American Goodies

Whenever friends or family from the US want to give Kay or me gifts, I often find myself asking for a care package instead of anything else. Shipping to Switzerland is so expensive, so I really appreciate how much it costs to send some of our favourite American staples by post.

Most of these items are either not available to buy here or are extremely overpriced, like $8.50 for 200g/0.44lb of brown sugar. No thanks! Other things like shredded coconut are almost impossible to find and local suggestions to buy the dry, powdered, ultra-fine shredded coconut are not appreciated.

But what a joy to open a box like this! My good friend paid $78 to ship all these treasures to Kay and me.So what are my favourite things to ask for in a care package?

  • Brown sugar. The real kind, not the “Braun Zucker” kind here, which is not really brown sugar at all, but brown-colored cane sugar.
  • Imitation and real vanilla oil, because often you only find real vanilla beans or an expensive vanilla paste here. I know I could make my own using the vodka method now, but coming by a lot of vanilla beans is still expensive.
  • American baking powder. It’s just stronger and better in all ways.
  • Baking soda. Like Swiss baking powder, Swiss baking soda only comes in these absurd little individual packets with about a teaspoon inside. This is helpful to… Swiss bakers baking Swiss baked goods. That’s about it. And so much waste with all the packaging for these little packets!
  • Shredded coconut. Because for whatever reason, you can either find some very expensive fresh chunks of coconut here, chopped up into chunks that makes it impossible to shred, or you find a bag of dry, more-dry-than-you-think-is-possible coconut that has almost no flavor and a terrible sandpaper texture. Kay and I love stockpiling on sweetened coconut and then adding it to Brazilian tapioca.
  • Real and imitation maple syrup. I prefer the fake stuff for pancakes because the thicker consistency sits on top of my pancakes instead of making them soggy. Kay prefers the real stuff and we use real maple syrup in cooking often. I even add it to smoothies in an attempt to sweeten things like buckwheat oats without using refined sugar.
  • Canned black beans. Now, this one is a bit of a splurge. We can buy dried black beans here easily, but I’m really too lazy to make them sometimes. If you are making a salsa recipe in the summer, sometimes you just want to open a can of beans instead of spending 3 hours cooking dried ones. Kidney beans are available everywhere in abundance in Switzerland and make a poor substitute for black beans. You can buy canned black beans from the Mexican grocery shop, but they cost like 5CHF a can, so I just don’t do it.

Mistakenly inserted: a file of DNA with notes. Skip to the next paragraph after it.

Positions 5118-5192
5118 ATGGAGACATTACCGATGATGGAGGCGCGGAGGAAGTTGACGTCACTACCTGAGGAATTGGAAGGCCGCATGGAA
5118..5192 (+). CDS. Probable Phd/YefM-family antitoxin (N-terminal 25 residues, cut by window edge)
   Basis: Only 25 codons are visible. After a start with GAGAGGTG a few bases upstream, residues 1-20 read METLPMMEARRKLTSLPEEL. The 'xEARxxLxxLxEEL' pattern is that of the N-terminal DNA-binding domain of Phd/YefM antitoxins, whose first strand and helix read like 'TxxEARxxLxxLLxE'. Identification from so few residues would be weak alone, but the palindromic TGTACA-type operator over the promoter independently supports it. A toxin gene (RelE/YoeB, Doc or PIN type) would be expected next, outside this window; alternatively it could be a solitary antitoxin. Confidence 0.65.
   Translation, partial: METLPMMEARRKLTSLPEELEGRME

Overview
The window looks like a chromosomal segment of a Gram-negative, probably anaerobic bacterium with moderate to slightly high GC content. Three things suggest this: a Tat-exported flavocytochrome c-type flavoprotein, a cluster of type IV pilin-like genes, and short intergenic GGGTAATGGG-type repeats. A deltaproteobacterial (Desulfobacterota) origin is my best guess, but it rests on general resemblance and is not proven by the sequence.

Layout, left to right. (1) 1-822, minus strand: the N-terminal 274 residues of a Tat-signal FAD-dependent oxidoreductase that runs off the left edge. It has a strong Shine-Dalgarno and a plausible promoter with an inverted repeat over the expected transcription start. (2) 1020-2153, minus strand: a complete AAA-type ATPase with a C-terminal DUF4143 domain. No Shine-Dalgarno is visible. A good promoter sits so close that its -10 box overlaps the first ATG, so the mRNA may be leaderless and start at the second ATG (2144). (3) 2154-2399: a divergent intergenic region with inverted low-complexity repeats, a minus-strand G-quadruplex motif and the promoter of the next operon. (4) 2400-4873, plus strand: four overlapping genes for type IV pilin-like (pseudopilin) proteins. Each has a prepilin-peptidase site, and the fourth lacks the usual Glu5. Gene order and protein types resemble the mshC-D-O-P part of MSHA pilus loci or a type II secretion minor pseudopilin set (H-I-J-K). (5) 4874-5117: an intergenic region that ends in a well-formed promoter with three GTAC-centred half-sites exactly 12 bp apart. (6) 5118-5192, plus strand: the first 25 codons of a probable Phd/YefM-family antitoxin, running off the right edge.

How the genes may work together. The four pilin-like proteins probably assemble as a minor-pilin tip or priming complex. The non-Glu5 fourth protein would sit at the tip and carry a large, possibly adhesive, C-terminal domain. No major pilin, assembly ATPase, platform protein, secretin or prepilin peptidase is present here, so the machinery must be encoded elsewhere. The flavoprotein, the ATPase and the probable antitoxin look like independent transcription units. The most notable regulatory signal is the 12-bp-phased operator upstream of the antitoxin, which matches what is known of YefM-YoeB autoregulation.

There are a few other spices that we cannot find anywhere here, but we don’t use them that often, so I either sub them out in recipes or we pick them up on travels.

I feel a little ashamed that my list is mostly sugary items or items used in baking, but to be fair, we don’t use them that often, so if we stock up once a year it usually lasts us the whole year.

If you moved away from home, do you miss any food or bring back certain items with you?

5 thoughts on “American Goodies”

  1. I loved this post as I find it fascinating the things that Sweden has that I want as an American vs other European countries. I can buy tetra paks of black beans in the store brand here but finding pinto beans is really hard, usually I will find a place that sells them and buy them and then when I go back for more they are gone!

  2. I live in Canada and i miss food from Cracker Barrel and Chick Fil A. Unfortunately, i can’t have some items mailed to me so i am on the hunt for something similar.

  3. I just moved here, too, and I was looking for black beans today! I was sad I couldn’t find them! I actually found your blog by googling “can you buy black beans in Switzerland”! 🙂 Anyway- when you visit home to the states do you pack some of these things in your checked bag, or is that a big no-no? Thanks for your input!

    1. Do you want them in cans or would you like cooking dry beans? I wouldn’t mind if people send me black beans, but I am still moving things from the US here (so slowly!) so I usually don’t use luggage space for beans since I can buy them dried.

      If you haven’t found the dry beans, they are usually in the foreign food section in Migros or Coop, in most bigger stores. You can also order them online. On just search for “Bohnen Feijão”. If you need a cooking recipe, give me a holler. Once you make them, you can also freeze cooked beans to defrost and throw in things as you would canned beans. I made a big batch awhile ago and just have some waiting in the freezer that I didn’t use yet.

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